|Man with a Movie Camera. Poster design: Vladimir Stenberg, Georgi Stenberg (1929)|
Man with a Movie Camera, Shoah, Sans soleil, Night and Fog, The Thin Blue Line, Chronicle of a Summer, Nanook of the North, The Gleaners and I, Dont Look Back, and Grey Gardens (Critics' Top).
The Filmmakers' Top: Man with a Movie Camera, Sans soleil, The Thin Blue Line, Night and Fog, Shoah, Salesman, Titicut Follies, Dont Look Back, Man of Aran, and Nanook of the North.
The engrossing part, as always, is in the individual lists. The lists of 50 critics and 50 filmmakers are included in the printed magazine. The rest (totalling 237 critics and 103 filmmakers) will be published online later. There are true discoveries and interesting arguments in the individual lists.
My own top ten:
1. The Song of Ceylon (Basil Wright, GB 1934)
2. L'Inde fantôme / Phantom India 1-7 (Louis Malle, FR 1969)
3. S-21, la machine de mort Khmère rouge / S-21: The Khmer Rouge Killing Machine (Rithy Panh, KH/FR 2004)
4. Vlast Solovetskaya / Solovki Power (Marina Goldovskaya, SU 1988)
5. Elegiya (Aleksandr Sokurov, SU 1986)
6. Vauhtia - Tempo (Heikki Aho & Björn Soldan, FI 1934)
7. Les Statues meurent aussi / Statues Also Die (Alain Resnais & Chris Marker, FR 1953)
8. Hearts and Minds (Peter Davis, US 1974)
9. Woodstock (Michael Wadleigh, US 1970)
10. Hollywood 1-13 (Kevin Brownlow & David Gill, GB 1980)
I agree with the Sight & Sound top ten films, but there are others equally great. Cinema started as non-fiction. The Lumière brothers were the first film artists; films produced by Thomas A. Edison started as straight records. Everybody should see every now and then a programme of a hundred Lumière films (total duration 90 minutes); it is always a revelation and an education in ways of seeing.
Some masters of the non-fiction made but a few films, like Robert Flaherty. Others have made dozens or hundreds. There is a renaissance of non-fiction cinema today, not least in Finland, where there are many interesting and talented documentary film-makers. The most famous is Pirjo Honkasalo who gets mentioned in the S&S lists, and another great veteran is Markku Lehmuskallio, but there are at least 20 others working today that are very good. There is a great Finnish documentary tradition since the very start because the first pioneers, the Atelier Apollo team, had a background of photographic art in a way comparable to the Lumière brothers. In 1924 the Aho & Soldan company was founded, inspired by Bauhaus, László Moholy-Nagy, and soon also by Soviet montage (especially Turksib), in a way comparable to John Grierson's British school of documentary. Both the Flahertyan tradition and the montage tradition flourished in Finland in the 1930s. The last decades have been a golden age of personal expression in Finnish documentary film.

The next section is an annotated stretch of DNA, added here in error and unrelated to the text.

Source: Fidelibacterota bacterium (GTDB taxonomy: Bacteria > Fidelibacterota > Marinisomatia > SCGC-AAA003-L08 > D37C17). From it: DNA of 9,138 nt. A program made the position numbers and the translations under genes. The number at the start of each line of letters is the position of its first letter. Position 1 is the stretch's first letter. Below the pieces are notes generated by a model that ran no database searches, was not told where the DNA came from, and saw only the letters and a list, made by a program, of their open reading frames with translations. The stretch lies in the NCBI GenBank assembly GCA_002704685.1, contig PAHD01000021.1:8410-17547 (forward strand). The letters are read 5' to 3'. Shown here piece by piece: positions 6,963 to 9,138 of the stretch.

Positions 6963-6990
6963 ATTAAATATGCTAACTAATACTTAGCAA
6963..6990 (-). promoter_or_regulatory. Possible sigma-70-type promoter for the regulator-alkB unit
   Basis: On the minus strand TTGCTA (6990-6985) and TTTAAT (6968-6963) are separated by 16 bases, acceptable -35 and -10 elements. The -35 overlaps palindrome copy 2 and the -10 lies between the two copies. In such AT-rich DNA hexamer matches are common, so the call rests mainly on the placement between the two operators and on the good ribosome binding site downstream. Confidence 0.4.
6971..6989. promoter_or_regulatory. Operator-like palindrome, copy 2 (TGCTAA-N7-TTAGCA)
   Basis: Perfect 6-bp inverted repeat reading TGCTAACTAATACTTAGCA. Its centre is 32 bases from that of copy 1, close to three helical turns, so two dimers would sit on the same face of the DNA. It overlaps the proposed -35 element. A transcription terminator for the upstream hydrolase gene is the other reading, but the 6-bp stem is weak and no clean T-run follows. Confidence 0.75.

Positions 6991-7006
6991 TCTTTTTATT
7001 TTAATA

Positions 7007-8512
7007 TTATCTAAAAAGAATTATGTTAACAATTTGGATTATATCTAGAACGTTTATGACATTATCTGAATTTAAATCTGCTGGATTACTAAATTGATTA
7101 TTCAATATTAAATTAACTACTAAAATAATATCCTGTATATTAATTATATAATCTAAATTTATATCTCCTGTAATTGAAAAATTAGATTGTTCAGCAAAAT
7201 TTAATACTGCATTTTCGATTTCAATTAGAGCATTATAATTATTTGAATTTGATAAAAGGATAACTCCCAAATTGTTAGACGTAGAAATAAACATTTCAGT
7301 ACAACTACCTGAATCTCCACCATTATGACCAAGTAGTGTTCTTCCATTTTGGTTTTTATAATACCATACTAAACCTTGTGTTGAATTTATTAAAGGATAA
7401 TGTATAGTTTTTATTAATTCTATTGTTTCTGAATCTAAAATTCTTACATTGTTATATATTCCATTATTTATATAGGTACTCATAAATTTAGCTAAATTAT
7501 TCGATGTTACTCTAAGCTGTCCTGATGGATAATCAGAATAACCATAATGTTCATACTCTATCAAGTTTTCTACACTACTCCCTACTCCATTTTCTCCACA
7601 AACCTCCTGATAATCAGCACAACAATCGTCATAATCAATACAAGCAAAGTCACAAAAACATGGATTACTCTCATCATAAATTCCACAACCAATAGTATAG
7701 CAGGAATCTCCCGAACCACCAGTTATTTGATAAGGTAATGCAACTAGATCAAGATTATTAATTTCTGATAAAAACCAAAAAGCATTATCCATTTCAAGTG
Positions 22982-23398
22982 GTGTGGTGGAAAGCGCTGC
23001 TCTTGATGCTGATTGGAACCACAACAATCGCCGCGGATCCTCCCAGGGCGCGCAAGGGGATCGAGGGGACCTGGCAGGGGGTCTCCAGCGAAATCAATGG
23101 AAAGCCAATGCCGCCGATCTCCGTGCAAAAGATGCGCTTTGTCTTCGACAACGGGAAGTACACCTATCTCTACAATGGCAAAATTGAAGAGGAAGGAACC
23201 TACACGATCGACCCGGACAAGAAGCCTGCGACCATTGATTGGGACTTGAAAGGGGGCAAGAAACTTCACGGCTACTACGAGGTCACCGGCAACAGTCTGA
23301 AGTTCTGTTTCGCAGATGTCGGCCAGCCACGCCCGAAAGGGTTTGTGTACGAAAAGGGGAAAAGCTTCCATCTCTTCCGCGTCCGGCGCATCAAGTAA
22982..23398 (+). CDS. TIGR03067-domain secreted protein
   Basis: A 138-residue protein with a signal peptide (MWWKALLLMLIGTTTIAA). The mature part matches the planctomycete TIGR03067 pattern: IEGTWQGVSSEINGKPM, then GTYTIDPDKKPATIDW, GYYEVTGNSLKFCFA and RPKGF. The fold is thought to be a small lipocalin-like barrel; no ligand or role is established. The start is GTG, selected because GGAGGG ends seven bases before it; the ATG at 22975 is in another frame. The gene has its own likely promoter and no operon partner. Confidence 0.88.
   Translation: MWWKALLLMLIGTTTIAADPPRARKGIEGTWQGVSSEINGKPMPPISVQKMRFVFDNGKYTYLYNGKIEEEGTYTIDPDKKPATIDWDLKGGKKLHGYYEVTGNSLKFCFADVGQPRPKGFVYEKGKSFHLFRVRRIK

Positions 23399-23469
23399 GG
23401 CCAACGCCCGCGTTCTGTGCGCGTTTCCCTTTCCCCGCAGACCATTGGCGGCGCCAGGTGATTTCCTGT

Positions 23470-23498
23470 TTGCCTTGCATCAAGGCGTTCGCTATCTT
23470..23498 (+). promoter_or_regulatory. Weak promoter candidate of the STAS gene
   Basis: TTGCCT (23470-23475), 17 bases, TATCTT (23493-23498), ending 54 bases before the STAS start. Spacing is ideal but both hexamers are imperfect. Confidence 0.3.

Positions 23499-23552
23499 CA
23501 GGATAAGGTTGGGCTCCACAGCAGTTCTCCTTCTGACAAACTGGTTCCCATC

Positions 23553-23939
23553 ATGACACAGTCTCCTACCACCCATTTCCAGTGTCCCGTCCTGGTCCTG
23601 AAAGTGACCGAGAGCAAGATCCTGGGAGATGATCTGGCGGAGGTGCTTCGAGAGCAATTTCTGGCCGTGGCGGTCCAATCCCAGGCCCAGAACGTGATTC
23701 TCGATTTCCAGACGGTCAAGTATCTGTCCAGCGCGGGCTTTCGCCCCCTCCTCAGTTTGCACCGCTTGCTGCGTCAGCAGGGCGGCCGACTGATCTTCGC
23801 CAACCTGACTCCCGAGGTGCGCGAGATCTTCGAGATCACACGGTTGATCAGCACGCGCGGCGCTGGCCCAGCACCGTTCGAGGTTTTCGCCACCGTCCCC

A top ten list could be made just of great documentary essay films by - Chris Marker - Jean-Luc Godard - Marcel Ophuls - Edgardo Cozarinsky - Thom Andersen - Martin Scorsese - Wim Wenders - Peter von Bagh...
Random examples of unforgettable non-fiction films that are unlikely to be mentioned often enough on lists like these: - early cinema could be mined endlessly - early medical films such as Edison's records of epilepsy - and brain surgery documents by Dr. E.-L. Doyen - early scientific films such as La Torpille produced by Éclair (an electric ray lighting a light bulb) - Jean Painlevé - Richard Massingham - The T.A.M.I. Show - Breakaway - Zaproszenie do wnetrza / [Welcome Inside] (Andrzej Wajda, PL 1978) - Arne Sucksdorff, of course - but also Eric M. Nilsson - the Kulturfilm genre (films such as Wunder der Schöpfung) - Tercer mundo, tercer guerra mundial / Third World, Third World War (Julio García Espinosa, CU 1970) - Cien años de lucha: 1868-1968 (Bernabé Hernández, CU 1969) - Painters Painting - Luciano Emmer's art documentaries - Jean Epstein's films on Bretagne - Michelangelo Antonioni - Vittorio De Seta - Mario Ruspoli - Why We Fight 1-7 - Folco Quilici (L'ultimo paradiso) - Franco Piavoli - the paradise on earth genre - the films of Charles Eames and Ray Eames - Eugene Jarecki's devastating The House I Live In (2012): how the war on drugs turned into a war on non-whites, with the result that 25% of the prisoners of the world are in the U.S.
Documentary / non-fiction film is having a very fertile phase in its evolution right now. Especially sport films and nature films have been having their golden age in the last decades on television, and there are now too many of those to be listed. Partly because of music television good non-fiction films on popular music have exploded.